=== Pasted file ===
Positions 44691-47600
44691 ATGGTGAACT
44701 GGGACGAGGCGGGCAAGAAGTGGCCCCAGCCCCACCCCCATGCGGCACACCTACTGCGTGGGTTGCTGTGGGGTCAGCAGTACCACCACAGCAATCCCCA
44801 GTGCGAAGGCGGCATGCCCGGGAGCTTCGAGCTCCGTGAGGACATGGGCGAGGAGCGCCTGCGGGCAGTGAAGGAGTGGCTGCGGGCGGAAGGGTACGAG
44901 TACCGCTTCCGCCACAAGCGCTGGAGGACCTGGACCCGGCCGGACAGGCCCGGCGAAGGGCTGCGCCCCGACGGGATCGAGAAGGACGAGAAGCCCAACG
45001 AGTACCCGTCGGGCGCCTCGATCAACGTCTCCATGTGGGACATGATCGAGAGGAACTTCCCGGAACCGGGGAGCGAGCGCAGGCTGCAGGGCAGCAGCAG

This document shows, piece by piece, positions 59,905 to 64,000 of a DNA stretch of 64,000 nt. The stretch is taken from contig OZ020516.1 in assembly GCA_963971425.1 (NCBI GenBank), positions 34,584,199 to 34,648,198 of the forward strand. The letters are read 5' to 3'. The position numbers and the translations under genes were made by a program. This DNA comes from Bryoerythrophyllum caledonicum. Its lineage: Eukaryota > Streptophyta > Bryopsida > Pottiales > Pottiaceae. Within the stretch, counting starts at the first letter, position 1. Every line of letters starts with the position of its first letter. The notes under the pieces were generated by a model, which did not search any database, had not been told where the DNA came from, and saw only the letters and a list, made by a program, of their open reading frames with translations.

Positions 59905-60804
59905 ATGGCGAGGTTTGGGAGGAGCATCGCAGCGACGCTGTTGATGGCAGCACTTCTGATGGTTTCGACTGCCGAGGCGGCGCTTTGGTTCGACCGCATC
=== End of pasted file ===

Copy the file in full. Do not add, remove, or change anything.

Positions 44691-47600
44691 ATGGTGAACT
44701 GGGACGAGGCGGGCAAGAAGTGGCCCCAGCCCCACCCCCATGCGGCACACCTACTGCGTGGGTTGCTGTGGGGTCAGCAGTACCACCACAGCAATCCCCA
44801 GTGCGAAGGCGGCATGCCCGGGAGCTTCGAGCTCCGTGAGGACATGGGCGAGGAGCGCCTGCGGGCAGTGAAGGAGTGGCTGCGGGCGGAAGGGTACGAG
44901 TACCGCTTCCGCCACAAGCGCTGGAGGACCTGGACCCGGCCGGACAGGCCCGGCGAAGGGCTGCGCCCCGACGGGATCGAGAAGGACGAGAAGCCCAACG
45001 AGTACCCGTCGGGCGCCTCGATCAACGTCTCCATGTGGGACATGATCGAGAGGAACTTCCCGGAACCGGGGAGCGAGCGCAGGCTGCAGGGCAGCAGCAG

This document shows, piece by piece, positions 59,905 to 64,000 of a DNA stretch of 64,000 nt. The stretch is taken from contig OZ020516.1 in assembly GCA_963971425.1 (NCBI GenBank), positions 34,584,199 to 34,648,198 of the forward strand. The letters are read 5' to 3'. The position numbers and the translations under genes were made by a program. This DNA comes from Bryoerythrophyllum caledonicum. Its lineage: Eukaryota > Streptophyta > Bryopsida > Pottiales > Pottiaceae. Within the stretch, counting starts at the first letter, position 1. Every line of letters starts with the position of its first letter. The notes under the pieces were generated by a model, which did not search any database, had not been told where the DNA came from, and saw only the letters and a list, made by a program, of their open reading frames with translations.

Positions 59905-60804
59905 ATGGCGAGGTTTGGGAGGAGCATCGCAGCGACGCTGTTGATGGCAGCACTTCTGATGGTTTCGACTGCCGAGGCGGCGCTTTGGTTCGACCGCATC